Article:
With ⅓ of our team being women, we have plenty of work left to do at Lucid Dream, but we are on our way to building a gender-balanced team and embracing this year’s theme of #BalanceforBetter. Our celebrations this year will consist of attending international conferences, hosting empowerment groups, watching Ted Talks from the most influential women in tech, and even participating in VR events on Altspace. How will you celebrate 2019’s International Women’s Day?

Stay In The Know:
To stay up-to-date with what’s happening at Lucid Dream, follow us on social @LucidDreamVR or come back to our blog for more.

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New Year, Big Plans.

Greetings from our new digs!

After outgrowing four office spaces in three years, we’ve finally found a new home in the heart of Downtown Durham. Surrounded by the entrepreneurial spirit of the American Underground and the bustling energy of local businesses, we’ve created an inspirational new space and a platform to engage more closely with the local community.

I sat down with our co-founders, Josh and Mike, to understand the vision behind the new location and why they chose to settle on a busy street corner in the ‘Startup Capital of the South.’

Why did you choose to move into this specific office location?

Josh: Toward the end of last year, it became obvious that we were outgrowing our space at the American Tobacco Campus. We didn’t know how realistic it would be to stay within the American Underground (AU) given the nature of what we do, but even with our list of unique needs they totally came through for us! After walking through the new space we could immediately see our team growing and thriving there. As a Durham-born company we always wanted to stay downtown, so we were thrilled with the outcome.

Mike: A corner space in the heart of downtown Durham felt appropriate for this stage of our business and where we want to be. We’re inescapably in the pulse of downtown now. As Durham grows, we will grow with it.

What was your vision for your new office space?

Josh: With this move, we really wanted to get it right so this can be our home for a while. We wanted to maintain the open plan, but also divide it into discrete collaboration zones. We thought a lot about how the physical layout could be most conducive to collaboration, and we kept everything modular so it could evolve as our company evolves. We also had fun with the decor, especially the artwork. We are drawn to images of dreamlike experiences and cyberpunk landscapes that challenge the way people think about the nature of reality and the relationship between humans and technology.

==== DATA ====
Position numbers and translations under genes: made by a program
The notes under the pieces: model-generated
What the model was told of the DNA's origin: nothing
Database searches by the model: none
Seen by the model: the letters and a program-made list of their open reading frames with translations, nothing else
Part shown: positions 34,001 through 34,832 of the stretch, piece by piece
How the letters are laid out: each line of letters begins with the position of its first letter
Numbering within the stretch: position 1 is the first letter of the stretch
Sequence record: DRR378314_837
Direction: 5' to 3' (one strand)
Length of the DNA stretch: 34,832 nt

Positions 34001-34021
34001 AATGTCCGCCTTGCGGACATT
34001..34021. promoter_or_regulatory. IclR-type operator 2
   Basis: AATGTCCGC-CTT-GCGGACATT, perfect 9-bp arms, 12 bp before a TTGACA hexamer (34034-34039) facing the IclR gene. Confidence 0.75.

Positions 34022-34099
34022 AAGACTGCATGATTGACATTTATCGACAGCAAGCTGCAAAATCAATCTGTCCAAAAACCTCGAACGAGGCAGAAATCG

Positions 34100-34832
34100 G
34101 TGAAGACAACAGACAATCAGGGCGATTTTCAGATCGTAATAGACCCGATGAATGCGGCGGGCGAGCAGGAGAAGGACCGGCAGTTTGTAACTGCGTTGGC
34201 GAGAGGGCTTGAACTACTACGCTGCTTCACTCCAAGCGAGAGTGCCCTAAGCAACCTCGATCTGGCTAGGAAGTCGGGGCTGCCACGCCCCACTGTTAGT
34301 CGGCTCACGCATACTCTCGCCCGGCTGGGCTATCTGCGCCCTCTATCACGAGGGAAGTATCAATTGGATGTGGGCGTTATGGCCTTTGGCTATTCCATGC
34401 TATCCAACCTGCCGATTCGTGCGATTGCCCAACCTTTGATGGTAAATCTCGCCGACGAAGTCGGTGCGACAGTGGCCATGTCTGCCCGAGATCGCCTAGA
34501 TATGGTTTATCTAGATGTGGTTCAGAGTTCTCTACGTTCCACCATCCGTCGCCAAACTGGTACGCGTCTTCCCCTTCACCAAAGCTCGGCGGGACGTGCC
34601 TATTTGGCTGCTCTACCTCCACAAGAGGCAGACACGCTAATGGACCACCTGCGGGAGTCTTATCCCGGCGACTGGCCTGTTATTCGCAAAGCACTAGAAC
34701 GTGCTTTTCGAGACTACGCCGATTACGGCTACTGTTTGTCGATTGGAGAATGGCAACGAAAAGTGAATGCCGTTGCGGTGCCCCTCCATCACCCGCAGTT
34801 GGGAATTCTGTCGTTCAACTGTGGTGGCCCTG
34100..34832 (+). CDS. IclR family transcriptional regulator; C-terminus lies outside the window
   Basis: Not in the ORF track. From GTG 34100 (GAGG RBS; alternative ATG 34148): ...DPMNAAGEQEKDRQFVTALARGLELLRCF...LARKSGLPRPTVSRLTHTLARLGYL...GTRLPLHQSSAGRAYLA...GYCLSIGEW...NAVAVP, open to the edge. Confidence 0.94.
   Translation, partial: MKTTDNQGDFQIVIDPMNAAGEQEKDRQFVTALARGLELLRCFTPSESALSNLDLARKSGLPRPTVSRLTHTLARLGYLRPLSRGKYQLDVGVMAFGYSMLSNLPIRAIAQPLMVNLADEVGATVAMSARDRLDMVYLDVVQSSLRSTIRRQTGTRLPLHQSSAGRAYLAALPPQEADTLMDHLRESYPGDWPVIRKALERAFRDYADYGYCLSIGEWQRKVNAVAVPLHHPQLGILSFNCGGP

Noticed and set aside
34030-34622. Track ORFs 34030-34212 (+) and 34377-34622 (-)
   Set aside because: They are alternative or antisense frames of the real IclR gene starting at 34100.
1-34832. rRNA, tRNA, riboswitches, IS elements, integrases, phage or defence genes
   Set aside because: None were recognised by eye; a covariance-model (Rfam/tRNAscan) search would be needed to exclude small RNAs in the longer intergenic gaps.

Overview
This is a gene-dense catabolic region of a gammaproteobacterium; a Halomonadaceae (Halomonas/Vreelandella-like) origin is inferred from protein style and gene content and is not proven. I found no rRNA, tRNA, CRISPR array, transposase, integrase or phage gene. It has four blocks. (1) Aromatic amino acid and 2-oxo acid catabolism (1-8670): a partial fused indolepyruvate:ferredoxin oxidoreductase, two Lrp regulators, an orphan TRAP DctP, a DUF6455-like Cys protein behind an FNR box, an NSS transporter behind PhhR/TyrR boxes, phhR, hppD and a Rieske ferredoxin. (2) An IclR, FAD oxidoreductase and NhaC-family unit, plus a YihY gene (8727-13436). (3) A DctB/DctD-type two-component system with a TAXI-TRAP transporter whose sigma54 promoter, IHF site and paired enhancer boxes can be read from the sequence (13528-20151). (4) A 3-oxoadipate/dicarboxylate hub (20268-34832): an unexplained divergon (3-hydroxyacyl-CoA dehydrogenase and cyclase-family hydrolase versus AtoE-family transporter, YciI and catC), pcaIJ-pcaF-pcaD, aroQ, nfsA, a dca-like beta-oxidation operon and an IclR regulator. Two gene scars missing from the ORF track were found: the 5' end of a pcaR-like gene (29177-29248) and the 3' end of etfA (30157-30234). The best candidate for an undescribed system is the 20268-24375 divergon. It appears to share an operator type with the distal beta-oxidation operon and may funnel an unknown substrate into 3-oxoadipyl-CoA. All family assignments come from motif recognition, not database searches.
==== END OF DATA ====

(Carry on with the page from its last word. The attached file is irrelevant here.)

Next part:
Mike: As a VR production studio, we have unique needs for our space, for demoing, ideating and storyboarding, and all of these things we’re trying to facilitate by the way we’re setting our space up. I like that any AU guest or member, or even people walking down the street, can look in and see people with headsets on and wonder what’s going on in there?

As a ground-level corner unit with windows on all sides, we are providing the general public with a direct window into how virtual and augmented reality content is actually created. I don’t know of anywhere else in the Southeast where you can experience that!

The light, the connection to the city, and the connection to the AU also play into the vibrancy and energy I feel in this space. VR is, in a very real sense, stepping into another reality, so when anyone steps into our space, I want them to feel that new way of looking at things. This is the space we’re going to be in for quite some time and as we grow, I couldn’t think of a better place to be.

So, there you have it! We’ve settled in and with more room for client demos, free workshops, and collaboration. 2019 is shaping up to be a great year!

Stay In The Know:

We plan to host many community events this year, including a casual Open House event for American Underground members and neighbors. To stay up-to-date with what’s happening at Lucid Dream, follow us on social @LucidDreamVR or come back to our blog for more.